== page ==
Wednesday, July 30, 2014 | 2:03 a.m.
Almost six years after the worst financial crisis in generations, our businesses have added nearly 10 million new jobs over the past 52 months. Manufacturers are hiring again, and overall, there’s more work available now than at any time since 2007. For the first time in more than a decade, business leaders around the world have declared that the No. 1 place to invest isn’t China — it’s the United States.
But opportunity for all means that as even as we’re creating more jobs, we have to make sure that every American has the skills to fill them.
Not every job that’s a good job out there needs a four-year degree, but the ones that don’t need a college degree generally need some sort of specialized training. So last week, we took two big steps to make sure every American has the chance to learn skills that lead directly to jobs in growing industries like manufacturing, information technology, energy and health care.
First, in 2011 we called on Congress to reauthorize one of the most important job-training laws in our country, and last week members of Congress worked through their differences to answer that call and got the bill to the president’s desk. The law will give communities more certainty to invest in job-training programs and build on what we know works — more partnerships with employers, more tools to measure performance, and more flexibilities for states and cities to run their workforce programs in ways that are best suited for them.
Second, we released an across-the-board review of America’s training programs to make sure that they have one mission: Train Americans with the skills employers actually need, then match them to good jobs that need to be filled right now.
A lot of ideas in the report came from governors and mayors of both parties, business and industry leaders, and community college presidents and labor unions. It’s a roadmap forward for investing in new strategies and innovations to help American workers keep pace with a rapidly changing economy — from testing new, faster ways of teaching skills like coding, cybersecurity and welding, to giving at-risk youths the chance to learn on the job.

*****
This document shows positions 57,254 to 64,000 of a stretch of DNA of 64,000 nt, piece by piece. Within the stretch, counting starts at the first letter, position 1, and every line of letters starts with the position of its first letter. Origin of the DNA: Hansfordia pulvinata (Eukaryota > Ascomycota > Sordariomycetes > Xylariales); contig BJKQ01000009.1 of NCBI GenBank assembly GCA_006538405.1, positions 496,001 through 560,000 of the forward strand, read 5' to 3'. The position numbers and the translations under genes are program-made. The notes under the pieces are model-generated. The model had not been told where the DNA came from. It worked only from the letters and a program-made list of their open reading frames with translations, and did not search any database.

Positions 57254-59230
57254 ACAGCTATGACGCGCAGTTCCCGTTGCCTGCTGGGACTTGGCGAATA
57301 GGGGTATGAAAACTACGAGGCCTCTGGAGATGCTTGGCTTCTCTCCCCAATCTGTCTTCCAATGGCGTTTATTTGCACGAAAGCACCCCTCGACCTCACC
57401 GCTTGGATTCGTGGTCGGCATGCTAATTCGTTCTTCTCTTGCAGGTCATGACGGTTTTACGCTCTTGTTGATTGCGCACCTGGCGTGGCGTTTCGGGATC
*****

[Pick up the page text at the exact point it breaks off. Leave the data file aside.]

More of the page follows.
The report will also make sure we use existing investments and programs in a smarter way, so workers earn skills that employers are looking for right now. And it will ensure transparency: Training programs that use federal money will be required to make public how many of its graduates find jobs and how much they earn — so folks will know in advance if they can expect a good return on their investment.
Right here in Nevada, Nevada Partners is providing workforce development, financial literacy and home-buying assistance to help residents of Southern Nevada find good jobs and provide for their families. Through the partnership of employers, public workforce officials and organizations throughout the community, participants are receiving on-the-job experience, skills development and technical training that will help them get ahead.
Both of these steps will connect more ready-to-work Americans with ready-to-be-filled jobs. They are a win for America’s workers, for the middle class and for all those fighting to earn their way into the middle class.
But we need to see even more of that bipartisanship spirit to continue expanding opportunity for all — to make college more affordable, to raise the minimum wage, to ensure women receive fair pay, to reward companies for bringing jobs home instead of shipping jobs overseas, and to fix our immigration system in a way that strengthens our borders and our businesses.
We know that America is full of men and women who work hard and live up to their responsibilities. We’ve met them across the country — a working mother in Minnesota who retrained at a community college to go from a job waiting tables to a career as an accountant; women in Detroit who knew little about computer programming four months ago but who will soon become coders making a decent living they once thought was impossibly out of reach.
All they — and millions of other Americans — want is to see their hard work pay off and their responsibility rewarded. They want to work. They want to provide for themselves and their families. And we’re fighting every day to give them that chance.
It’s what we need to do more of, together, as we restore opportunity for all.
Barack Obama is president and Joe Biden is vice president of the United States.